"Many members of our community who do wear their articles of faith are walking around with a target on their back," he said. "… It's not an issue of misconception. It's an issue of 'no conception.' One in five individuals felt apprehension or anger when they saw a picture of a Sihk American male."

Sherialyn K. Birdsong, whose husband, insurance executive and Northwestern University basketball coach Ricky Birdsong, was slain in an anti-African American hate crime in Skokie in 1999, spoke of how much her late husband meant to her family.

"He was a great friend. My best friend. A wonderful husband [and] he was an exceptional father. When he came home the kids acted like I didn't exist. We were living the American dream in Skokie," she said.

Birdsong now works as a teacher in Georgia, and said that she tries to instill in her students values that promote tolerance for others.

"Everyone who commits a hate crime was once a student," Birdsong said. "We have common core standards, but …How do we do a better job teaching the kid, 'stop bullying this person, stop saying bad things about them because they are different?'"

Messages about tolerance and acceptance, she added, "need to come in powerful waves."

A number of breakout sessions were also held at the summit; topics included models of affirmative community based responses, resources for hate-crime survivors, hate crimes against religious institutions and law enforcement responses to hate crimes.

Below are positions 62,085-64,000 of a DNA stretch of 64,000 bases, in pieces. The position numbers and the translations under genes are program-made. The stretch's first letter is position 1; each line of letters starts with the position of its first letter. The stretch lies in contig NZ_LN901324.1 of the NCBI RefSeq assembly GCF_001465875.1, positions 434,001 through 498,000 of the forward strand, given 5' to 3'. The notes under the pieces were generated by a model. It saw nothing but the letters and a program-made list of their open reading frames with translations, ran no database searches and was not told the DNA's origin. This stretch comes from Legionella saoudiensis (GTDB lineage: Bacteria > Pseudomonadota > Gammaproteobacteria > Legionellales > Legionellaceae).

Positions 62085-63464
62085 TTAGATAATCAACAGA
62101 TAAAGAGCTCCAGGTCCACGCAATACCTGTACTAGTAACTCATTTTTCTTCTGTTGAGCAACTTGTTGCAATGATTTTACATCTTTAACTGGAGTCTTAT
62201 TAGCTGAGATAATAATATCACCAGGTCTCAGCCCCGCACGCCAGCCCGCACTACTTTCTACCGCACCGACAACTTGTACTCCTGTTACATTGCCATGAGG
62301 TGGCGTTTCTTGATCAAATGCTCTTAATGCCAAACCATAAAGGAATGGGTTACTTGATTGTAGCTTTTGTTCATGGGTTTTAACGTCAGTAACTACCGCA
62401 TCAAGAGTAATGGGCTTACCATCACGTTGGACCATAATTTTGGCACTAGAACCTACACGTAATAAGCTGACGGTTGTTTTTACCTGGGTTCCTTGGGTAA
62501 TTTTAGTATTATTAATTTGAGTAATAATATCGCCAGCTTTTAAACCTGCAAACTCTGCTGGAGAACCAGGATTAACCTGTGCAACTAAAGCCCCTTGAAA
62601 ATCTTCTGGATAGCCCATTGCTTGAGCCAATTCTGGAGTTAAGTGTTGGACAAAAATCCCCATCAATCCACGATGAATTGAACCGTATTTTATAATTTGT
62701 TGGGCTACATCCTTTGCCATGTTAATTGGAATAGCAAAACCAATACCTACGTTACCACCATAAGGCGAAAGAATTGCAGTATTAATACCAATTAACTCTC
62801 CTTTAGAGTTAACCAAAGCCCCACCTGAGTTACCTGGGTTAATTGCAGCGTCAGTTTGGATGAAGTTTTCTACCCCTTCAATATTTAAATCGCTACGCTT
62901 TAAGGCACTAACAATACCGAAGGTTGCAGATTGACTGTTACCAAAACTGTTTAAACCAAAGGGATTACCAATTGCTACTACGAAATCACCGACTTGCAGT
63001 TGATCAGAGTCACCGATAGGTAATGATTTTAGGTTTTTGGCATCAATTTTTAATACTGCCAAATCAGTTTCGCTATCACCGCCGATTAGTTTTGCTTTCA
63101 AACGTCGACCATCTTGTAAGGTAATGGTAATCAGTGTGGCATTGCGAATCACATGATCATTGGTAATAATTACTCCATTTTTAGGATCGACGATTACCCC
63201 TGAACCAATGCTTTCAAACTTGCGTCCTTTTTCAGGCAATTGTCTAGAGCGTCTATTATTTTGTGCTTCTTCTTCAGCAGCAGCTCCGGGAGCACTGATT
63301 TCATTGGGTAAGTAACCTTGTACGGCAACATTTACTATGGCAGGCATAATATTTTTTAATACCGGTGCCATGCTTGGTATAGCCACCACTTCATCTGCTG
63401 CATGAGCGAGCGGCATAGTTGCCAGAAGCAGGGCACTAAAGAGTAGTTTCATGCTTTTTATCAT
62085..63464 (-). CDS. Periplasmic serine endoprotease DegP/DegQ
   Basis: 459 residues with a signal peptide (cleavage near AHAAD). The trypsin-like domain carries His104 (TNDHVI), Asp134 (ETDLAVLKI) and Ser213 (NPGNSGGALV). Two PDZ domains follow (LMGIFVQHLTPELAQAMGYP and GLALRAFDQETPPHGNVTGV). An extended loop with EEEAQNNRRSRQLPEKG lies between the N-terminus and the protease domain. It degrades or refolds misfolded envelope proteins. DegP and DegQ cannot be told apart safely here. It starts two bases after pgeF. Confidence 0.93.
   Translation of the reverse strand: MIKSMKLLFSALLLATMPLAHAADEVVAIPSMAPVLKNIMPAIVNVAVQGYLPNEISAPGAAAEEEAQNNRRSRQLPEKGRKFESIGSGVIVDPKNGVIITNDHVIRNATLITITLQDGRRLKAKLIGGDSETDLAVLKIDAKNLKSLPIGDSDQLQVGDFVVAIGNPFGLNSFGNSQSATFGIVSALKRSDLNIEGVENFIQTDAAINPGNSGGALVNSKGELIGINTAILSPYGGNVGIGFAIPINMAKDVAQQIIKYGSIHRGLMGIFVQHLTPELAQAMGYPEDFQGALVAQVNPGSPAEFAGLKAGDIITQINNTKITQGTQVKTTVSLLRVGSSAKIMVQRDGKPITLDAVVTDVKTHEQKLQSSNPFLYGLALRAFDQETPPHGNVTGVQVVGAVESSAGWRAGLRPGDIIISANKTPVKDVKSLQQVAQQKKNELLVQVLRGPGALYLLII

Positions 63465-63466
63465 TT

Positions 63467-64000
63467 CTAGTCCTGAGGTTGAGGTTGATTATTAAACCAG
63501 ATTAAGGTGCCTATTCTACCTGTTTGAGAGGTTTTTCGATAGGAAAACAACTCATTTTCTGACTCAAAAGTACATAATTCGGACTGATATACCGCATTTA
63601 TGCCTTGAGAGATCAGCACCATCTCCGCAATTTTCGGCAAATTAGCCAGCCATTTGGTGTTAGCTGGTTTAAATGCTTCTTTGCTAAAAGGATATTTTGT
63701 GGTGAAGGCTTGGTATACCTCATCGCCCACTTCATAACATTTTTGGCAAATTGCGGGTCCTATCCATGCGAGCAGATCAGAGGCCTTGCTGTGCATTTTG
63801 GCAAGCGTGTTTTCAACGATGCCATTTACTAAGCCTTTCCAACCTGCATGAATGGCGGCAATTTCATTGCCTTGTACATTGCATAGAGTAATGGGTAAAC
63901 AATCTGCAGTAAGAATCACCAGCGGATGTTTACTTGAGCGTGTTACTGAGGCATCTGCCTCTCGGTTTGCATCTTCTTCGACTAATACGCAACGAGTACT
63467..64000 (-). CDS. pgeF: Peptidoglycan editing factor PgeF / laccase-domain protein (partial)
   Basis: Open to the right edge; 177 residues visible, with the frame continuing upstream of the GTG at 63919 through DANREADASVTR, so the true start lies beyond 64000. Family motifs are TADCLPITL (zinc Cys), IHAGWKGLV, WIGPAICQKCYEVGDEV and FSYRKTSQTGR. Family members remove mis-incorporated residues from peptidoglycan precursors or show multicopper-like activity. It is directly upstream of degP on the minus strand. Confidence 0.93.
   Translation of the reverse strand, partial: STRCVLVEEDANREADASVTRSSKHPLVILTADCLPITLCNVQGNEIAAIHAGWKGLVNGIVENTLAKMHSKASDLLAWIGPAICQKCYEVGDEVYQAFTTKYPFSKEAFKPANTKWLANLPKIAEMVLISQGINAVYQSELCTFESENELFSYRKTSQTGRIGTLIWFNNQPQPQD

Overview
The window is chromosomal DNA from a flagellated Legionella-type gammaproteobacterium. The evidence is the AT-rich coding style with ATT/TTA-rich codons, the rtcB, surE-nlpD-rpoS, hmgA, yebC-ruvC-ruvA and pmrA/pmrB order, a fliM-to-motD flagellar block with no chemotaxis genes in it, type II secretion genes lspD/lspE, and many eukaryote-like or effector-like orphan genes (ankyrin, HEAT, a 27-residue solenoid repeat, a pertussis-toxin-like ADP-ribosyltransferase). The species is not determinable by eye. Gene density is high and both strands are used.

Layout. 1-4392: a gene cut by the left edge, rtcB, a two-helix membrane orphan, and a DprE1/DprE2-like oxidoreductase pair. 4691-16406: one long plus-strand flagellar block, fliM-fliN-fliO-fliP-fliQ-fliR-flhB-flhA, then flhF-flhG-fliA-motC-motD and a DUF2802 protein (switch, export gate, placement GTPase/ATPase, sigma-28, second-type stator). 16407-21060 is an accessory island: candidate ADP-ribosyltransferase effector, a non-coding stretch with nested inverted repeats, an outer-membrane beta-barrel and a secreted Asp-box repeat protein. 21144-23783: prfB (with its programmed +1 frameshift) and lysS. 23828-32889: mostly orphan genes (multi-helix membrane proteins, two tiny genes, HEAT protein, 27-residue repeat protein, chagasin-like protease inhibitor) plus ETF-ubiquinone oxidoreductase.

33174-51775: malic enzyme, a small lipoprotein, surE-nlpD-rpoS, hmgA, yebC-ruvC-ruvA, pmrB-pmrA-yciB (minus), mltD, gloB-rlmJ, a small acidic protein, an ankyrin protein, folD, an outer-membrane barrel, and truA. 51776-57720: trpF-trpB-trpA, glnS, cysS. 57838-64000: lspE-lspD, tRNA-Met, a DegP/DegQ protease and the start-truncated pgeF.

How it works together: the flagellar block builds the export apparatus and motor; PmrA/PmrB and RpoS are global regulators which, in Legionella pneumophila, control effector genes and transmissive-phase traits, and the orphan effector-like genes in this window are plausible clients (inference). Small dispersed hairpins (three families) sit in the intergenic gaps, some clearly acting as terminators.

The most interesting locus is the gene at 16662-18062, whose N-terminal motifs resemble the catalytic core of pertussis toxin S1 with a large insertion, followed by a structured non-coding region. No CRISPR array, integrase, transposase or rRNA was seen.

The video playlist below contains multiple videos. Choose Playlist in the top left hand corner to watch videos out of order, if preferred.

This article shared 4 times since Thu Oct 23, 2014
facebook twitter pin it google +1 reddit email


Gay News

Young LGBQ adults experience more psychological distress than older LGBQ people
-- From a Williams Institute press release - A new study by the Williams Institute at UCLA School of Law finds younger LGBQ adults are physically healthier but have worse psychological distress than older LGBQ people. Researchers examined a representative sample of LGBQ people ...

Gay News

Calif. Gov. Gavin Newsom names first queer woman to state supreme court
California Gov. Gavin Newsom announced his intention to appoint Alameda County Superior Court Judge Kelli Evans to serve as an associate justice of the California Supreme Court to fill the vacancy created by Justice Guerrero's elevation ...

Gay News

NATIONAL Okla. schools, Tenn. lawsuit, political items, Mich. library
Video below - Oklahoma public schools have started requiring students from kindergarten to college to complete "biological sex affidavits" if they want to compete in school sports, in accordance with a state law that took effect earlier this year, ...

Gay News

WORLD Zelensky, French position, UK drag-queen shows, triathlons